Directors: Haranath Chakraborty, Sujit Mondal and Raja Chanda
Cast: Prosenjit Chatterjee, Jeet, Soham Chakraborty, Srabanti Chatterjee, Sayantika Banerjee and Rittika Sen
When a film’s theme song accompanying its credit titles screams ‘Cinema maane action’ (Films mean action) and goes on to elucidate what the villain is about to face, you pretty much know what you are in for: either a full-on masala entertainer that you can enjoy as one of your guilty pleasures, or a full-on masala entertainer that lacks both masala and entertainment. Unfortunately, Bagh Bandi Khela falls in the second category and what you have on display is just full-on star power trying to hold up material impossible to hold up.
The first section of the film, Bagh, directed by Raja Chanda, deals with the exploits of a MI (yes!) agent nicknamed Bagh assigned to protect the chief minister of the state from potential assassins operating from Bangkok. Jeet plays the agent with as much chutzpah as one expects from him, alternating between the superhero super-spy – running in slow-mo, scaling down skyscrapers, taking off in a jet-ski boat and coming down in a parachute while beating the baddies to pulp – and the timid husband at home who spends an inordinately long time in the bathroom (which has a hidden panel with satellite phones and gadgets he uses to track his foes!), much to the chagrin of his wife (played by Sayantika) who has no clue about his profession. The action is predictable, the plot barely holds together even for the 50-odd minutes of running time, and you don’t expect any histrionics, do you?
What makes this part just about passably entertaining are the one-liners which are a hoot. Jeet offering his adversaries a choice between two bus stops: Keyatala (with a potential upscale high-life) or Keoratala (Kolkata’s famous burning ghats), or between ‘maayer aador’ (mother’s love) and ‘gaayer opor shada chador’ (a shroud). Jeet telling his wife how one can search for anything on Google – including a shutki maachher bazaar, complete with its pungent smell. Then there’s the voiceover announcing Jeet’s character as ‘the tiger who never sleeps and is always on the hunt’ and as ‘tiger means destination to death’. Or the two classic dialogues in the segment’s climax: one, when Bagh, beaten to a pulp, is still breathing, and the villain, who calls himself an ‘undercover don’ as opposed to Bagh’s ‘undercover spy’, gleefully says, ‘Tiger zinda hai’ (your cue to whistle out loud); and two, when the gang of terrorists bring Bagh’s wife as hostage, the tiger rises with the seeti-maar dialogue: ‘Baagher saathe baaghini thakle oke shikar kora jaayena’ (You can’t hunt a tiger when its mate is with it!). Go figure.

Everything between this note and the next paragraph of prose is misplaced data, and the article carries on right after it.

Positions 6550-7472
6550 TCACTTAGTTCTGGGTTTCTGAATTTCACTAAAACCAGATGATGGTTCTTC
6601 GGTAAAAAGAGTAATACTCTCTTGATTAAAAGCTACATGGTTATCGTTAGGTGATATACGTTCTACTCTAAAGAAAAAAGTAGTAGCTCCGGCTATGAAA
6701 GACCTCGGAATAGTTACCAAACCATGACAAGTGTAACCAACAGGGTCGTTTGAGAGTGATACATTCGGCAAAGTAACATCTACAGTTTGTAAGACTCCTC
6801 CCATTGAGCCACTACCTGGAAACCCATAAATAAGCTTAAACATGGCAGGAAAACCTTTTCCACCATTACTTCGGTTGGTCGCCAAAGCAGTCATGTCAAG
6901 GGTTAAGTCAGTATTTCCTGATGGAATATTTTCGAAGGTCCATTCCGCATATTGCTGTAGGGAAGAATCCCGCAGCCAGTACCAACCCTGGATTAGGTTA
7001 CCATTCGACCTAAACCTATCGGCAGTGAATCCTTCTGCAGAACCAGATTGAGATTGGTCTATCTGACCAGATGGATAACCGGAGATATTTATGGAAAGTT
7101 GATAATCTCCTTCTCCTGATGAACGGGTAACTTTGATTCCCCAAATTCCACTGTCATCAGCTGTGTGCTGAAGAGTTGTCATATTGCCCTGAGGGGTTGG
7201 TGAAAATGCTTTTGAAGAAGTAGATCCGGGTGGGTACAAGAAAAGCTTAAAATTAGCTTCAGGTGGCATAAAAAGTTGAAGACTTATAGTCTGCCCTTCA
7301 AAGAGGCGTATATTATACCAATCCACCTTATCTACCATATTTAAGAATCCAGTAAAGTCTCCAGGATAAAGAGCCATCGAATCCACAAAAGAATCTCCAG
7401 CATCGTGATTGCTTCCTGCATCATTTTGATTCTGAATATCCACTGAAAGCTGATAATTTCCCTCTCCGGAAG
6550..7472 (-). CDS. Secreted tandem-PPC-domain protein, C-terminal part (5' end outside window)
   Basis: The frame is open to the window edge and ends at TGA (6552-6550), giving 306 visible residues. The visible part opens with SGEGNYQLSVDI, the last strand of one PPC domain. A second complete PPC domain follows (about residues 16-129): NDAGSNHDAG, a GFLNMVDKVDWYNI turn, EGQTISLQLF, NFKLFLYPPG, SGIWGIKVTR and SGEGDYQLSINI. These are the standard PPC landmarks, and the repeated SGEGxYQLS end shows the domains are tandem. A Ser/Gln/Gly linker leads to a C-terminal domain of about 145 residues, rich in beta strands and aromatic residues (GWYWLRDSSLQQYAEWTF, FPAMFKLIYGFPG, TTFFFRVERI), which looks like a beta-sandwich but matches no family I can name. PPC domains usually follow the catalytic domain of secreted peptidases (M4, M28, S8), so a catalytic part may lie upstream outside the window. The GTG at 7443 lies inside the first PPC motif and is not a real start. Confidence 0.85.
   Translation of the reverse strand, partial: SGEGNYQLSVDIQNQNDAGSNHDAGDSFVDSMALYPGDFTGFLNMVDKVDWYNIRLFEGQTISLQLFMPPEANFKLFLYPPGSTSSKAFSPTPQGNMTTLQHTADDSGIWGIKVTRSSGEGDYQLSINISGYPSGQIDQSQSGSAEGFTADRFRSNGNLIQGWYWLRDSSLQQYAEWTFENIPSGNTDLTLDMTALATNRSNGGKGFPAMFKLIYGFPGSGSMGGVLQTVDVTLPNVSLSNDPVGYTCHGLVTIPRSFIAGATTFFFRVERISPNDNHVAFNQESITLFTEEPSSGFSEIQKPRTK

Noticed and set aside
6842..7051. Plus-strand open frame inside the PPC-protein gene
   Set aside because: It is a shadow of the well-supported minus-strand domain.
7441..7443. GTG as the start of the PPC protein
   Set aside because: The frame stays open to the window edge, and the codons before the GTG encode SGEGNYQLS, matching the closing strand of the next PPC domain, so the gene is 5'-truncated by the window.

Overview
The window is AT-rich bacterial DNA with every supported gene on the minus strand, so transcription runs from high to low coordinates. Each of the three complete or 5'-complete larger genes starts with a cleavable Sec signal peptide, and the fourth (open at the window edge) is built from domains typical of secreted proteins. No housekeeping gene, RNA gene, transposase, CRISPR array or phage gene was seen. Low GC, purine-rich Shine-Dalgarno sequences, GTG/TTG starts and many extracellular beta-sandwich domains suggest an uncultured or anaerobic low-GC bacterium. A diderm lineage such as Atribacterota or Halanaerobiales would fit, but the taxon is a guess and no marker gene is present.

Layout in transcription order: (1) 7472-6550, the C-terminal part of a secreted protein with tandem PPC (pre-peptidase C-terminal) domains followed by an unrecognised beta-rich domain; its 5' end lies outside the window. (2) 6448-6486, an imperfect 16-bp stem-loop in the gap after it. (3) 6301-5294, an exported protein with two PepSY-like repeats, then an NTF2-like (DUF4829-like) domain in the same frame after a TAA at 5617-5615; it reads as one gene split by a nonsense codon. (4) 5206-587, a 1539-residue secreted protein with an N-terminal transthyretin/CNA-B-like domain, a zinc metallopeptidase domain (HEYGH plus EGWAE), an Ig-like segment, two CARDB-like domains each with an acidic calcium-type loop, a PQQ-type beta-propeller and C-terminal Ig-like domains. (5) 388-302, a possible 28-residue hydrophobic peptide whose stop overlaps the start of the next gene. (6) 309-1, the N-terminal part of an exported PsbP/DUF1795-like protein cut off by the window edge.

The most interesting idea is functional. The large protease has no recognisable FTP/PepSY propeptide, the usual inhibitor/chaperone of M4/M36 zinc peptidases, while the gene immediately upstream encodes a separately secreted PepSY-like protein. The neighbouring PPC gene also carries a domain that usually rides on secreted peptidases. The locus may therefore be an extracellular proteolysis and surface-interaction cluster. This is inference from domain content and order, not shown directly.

Sadly, the second segment, Bandi, directed by Sujit Mondal, does not have even the limited pleasures of the first. For one, unlike the first and third, where the titles are ‘logically’ linked to the stories, here I kept scratching my head as to what bandi could be referring to, until right at the end when the characters use the word thrice in the span of a sequence to explain why this segment is called that.
The final segment, Khela, directed by Haranath Chakraborty, for all its flaws, is the only one that makes some sense, either because of what Prosenjit brings to the table or because of its basic premise.